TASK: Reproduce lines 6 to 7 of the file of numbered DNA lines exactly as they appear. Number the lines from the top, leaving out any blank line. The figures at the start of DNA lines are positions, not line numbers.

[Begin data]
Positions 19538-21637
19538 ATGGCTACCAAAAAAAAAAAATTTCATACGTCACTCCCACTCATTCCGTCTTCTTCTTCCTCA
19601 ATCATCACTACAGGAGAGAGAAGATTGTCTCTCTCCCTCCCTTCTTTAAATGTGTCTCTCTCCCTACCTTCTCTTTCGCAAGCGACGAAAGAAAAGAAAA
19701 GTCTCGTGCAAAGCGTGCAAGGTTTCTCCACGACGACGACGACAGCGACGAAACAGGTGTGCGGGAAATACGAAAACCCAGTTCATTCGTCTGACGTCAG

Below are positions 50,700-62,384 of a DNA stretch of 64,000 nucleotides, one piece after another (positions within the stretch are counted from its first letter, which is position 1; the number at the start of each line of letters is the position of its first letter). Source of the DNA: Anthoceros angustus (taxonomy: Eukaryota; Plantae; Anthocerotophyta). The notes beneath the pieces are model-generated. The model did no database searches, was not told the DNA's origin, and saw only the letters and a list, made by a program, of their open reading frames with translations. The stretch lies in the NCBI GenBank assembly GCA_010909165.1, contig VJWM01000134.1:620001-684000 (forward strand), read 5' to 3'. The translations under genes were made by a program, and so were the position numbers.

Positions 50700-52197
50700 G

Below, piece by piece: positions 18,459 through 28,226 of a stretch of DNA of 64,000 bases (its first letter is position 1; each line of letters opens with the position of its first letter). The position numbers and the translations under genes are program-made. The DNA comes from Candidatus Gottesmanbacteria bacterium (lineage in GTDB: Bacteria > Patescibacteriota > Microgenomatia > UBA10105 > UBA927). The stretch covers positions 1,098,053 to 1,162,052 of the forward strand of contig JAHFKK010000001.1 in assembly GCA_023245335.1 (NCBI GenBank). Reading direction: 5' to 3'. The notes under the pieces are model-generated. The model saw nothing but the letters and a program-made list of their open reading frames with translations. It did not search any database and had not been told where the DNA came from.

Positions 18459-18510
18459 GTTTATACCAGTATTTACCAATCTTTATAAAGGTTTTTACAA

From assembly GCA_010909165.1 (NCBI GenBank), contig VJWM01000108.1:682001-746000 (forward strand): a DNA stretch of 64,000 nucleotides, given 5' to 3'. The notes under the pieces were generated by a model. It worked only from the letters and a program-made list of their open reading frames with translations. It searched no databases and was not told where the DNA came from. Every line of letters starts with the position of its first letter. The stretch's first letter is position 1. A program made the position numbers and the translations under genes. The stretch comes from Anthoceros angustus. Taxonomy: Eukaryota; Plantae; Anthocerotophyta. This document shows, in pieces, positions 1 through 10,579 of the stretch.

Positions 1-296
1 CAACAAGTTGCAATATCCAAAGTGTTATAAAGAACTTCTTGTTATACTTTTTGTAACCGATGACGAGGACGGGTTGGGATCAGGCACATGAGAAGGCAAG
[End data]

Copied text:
Positions 50700-52197
50700 G